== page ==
Art: Bob Fontanella, Barbara Payne, Rob Cobuzio,
Suzanne Bevier, and Robben Borrero.
Research: Kay Tobin, Richard Farrell, and Mark
Business: Mike Boyle, Jack Openhym, Dan Smith, and
Legal: Cohen & Cooper.
Editorial Consultant: Roslyn Bramms.
I am listed by a pseudonym, “John
Lawritz”, because I was afraid, with good reason, to use my real
name. Since “coming out” was at the heart of Lois's concept
of liberation, she went into a rage, and later surreptitiously cut off
head. “Martha Shelley” was also a pseudonym, but Lois
didn't care about that. Click here.
• Page 3.
Full-page article, “Joel Fabricant Perverts Gay Power”. The
author requested anonymity. Some were opposed to this article, but the
majority of ComeOut!
staff voted to include it. Click
• Page 4.
This page is rather confusing. The left column reports on a GLF
“zap” of New York City mayoral candidates, John Marchi and
Mario Procaccino, and this article continues on the left column of page
5. (The zap later became a prominent tactic of the Gay Activists
Alliance.) The right column, by Ronald Ballard and Bob Fontanella, is a
radical critique of electoral politics in general and the GLF zap in
particular; it argues that the zap amounted to back-handed support for
the liberal candidate, John Lindsay. Click here.
• Page 5.
The left column continues the zap report from page 4. The two right
columns, “The October Rebellion” by “The Gay
Commandos” (Marty Robinson and Jim Owles, who would soon split
from GLF to found the Gay Activists Alliance), is also about the zap of
NYC mayoral candidates. Illustration by Barbara Payne. Click here.
• Page 6.
Poems by Martha Shelley, Ron Ballard, Michael F. Boyle, and Daniel H.
Smith, with uncredited illustrations. Click here.
• Page 7. A full-page article,
“Stepin Fetchit Woman”, by Martha Shelley. Click here.
• Page 8.
This and page 9 are a centerspread collage. The “artists”
took dozens of photographs, given them by serious photographers
(including myself), and cut them into little pieces, which they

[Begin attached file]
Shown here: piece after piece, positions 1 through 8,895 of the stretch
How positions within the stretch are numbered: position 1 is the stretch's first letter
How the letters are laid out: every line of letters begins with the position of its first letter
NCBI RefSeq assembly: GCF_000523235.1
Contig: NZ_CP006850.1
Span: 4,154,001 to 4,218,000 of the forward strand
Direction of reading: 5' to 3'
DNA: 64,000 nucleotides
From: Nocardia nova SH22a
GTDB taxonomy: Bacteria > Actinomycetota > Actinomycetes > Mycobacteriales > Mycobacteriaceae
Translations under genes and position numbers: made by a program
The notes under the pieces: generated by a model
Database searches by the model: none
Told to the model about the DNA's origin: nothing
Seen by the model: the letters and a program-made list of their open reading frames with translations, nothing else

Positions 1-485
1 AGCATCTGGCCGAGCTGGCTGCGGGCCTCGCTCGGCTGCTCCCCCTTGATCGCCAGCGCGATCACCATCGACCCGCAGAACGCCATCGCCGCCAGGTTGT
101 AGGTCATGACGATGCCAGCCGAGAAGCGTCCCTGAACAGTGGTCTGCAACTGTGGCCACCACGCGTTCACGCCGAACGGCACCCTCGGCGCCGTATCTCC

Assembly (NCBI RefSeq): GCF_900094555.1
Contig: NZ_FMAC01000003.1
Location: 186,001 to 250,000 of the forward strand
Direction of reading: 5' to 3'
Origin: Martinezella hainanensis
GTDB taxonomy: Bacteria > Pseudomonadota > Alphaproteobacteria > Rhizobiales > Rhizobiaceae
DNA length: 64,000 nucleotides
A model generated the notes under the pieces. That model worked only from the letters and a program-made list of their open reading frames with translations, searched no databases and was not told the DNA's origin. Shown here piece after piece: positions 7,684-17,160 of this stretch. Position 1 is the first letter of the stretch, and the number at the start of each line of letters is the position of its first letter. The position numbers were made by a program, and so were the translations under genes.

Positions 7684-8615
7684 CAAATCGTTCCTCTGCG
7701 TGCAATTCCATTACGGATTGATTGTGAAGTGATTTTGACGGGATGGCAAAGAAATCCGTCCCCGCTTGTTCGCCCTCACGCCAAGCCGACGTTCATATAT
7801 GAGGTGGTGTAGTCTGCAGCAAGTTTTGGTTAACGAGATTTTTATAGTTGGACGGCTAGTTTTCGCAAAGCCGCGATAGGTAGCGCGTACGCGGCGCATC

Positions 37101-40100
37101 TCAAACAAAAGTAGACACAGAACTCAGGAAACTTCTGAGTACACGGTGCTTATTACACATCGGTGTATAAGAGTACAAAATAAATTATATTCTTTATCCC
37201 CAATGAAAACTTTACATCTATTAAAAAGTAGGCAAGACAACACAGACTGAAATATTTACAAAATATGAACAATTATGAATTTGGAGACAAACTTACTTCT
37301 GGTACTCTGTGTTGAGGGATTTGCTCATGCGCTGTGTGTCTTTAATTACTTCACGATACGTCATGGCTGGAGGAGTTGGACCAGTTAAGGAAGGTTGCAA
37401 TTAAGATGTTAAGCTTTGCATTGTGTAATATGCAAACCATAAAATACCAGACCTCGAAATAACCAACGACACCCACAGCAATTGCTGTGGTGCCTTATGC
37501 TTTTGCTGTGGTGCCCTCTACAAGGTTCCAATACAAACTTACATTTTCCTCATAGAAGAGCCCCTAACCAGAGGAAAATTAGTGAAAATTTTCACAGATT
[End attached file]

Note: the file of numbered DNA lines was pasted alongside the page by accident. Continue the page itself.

haphazardly stuck on the layout sheets. To appreciate this work of art
(or vandalism) — Click here.
• Page 9.
The right-hand page of the collage described above. Click
• Page 10.
The lead article, “The Summer of Gay Power and the Village Voice
Exposed”, by Mike Brown, “Michael Tallman” (John
Lauritsen), and Leo Louis Martello. I was confused when I saw the final
copy for this article, and asked Mike Brown who “Michael
Tallman” was. He replied, “It's you!”. Mike knew that
I was unwilling to use my real name, so he gave me a pseudonym based on
my being taller than himself (I am 6 feet tall; Mike was a couple of
inches shorter.) Actually, Mike and Leo were the two main authors
of this piece; my role was more that of typist and conciliator. I took
three of the photographs, which were cropped brutally. Click here.
• Page 11.
Continuation of the lead article. Click here.
• Page 12.
Full-page article, “Bitch: Summer's Not Forever”, by Marty
Stephan. This article caught me off guard when I first read it in the
course of editing, and I burst into tears. I still find it very moving.
• Page 13.
Full-page article, “Christopher Marlowe”, written by me,
John Lauritsen, though there is no byline. Christopher Marlowe has been
my favorite English poet and playwright ever since I first studied him,
in my sophomore tutorial-seminar at Harvard. Click
• Page 14.
Letters written to the Gay Liberation Front. Click
• Page 15.
Two short pieces: “Sexuality in the American Male” by Bob
Fontanella and “Community Center” by Lois Hart. Click
• Page 16.
A full-page article, “A Positive Image for the Homosexual”,
by Leo Louis Martello. Leo was a practising witch, the author of
several books, and a libertarian influenced by Ayn Rand. I like this
article very much, my only objection being to his use of
“homosexual” as a noun. Although Leo's politics and mine
were very different at the time, we were always good friends. Click here.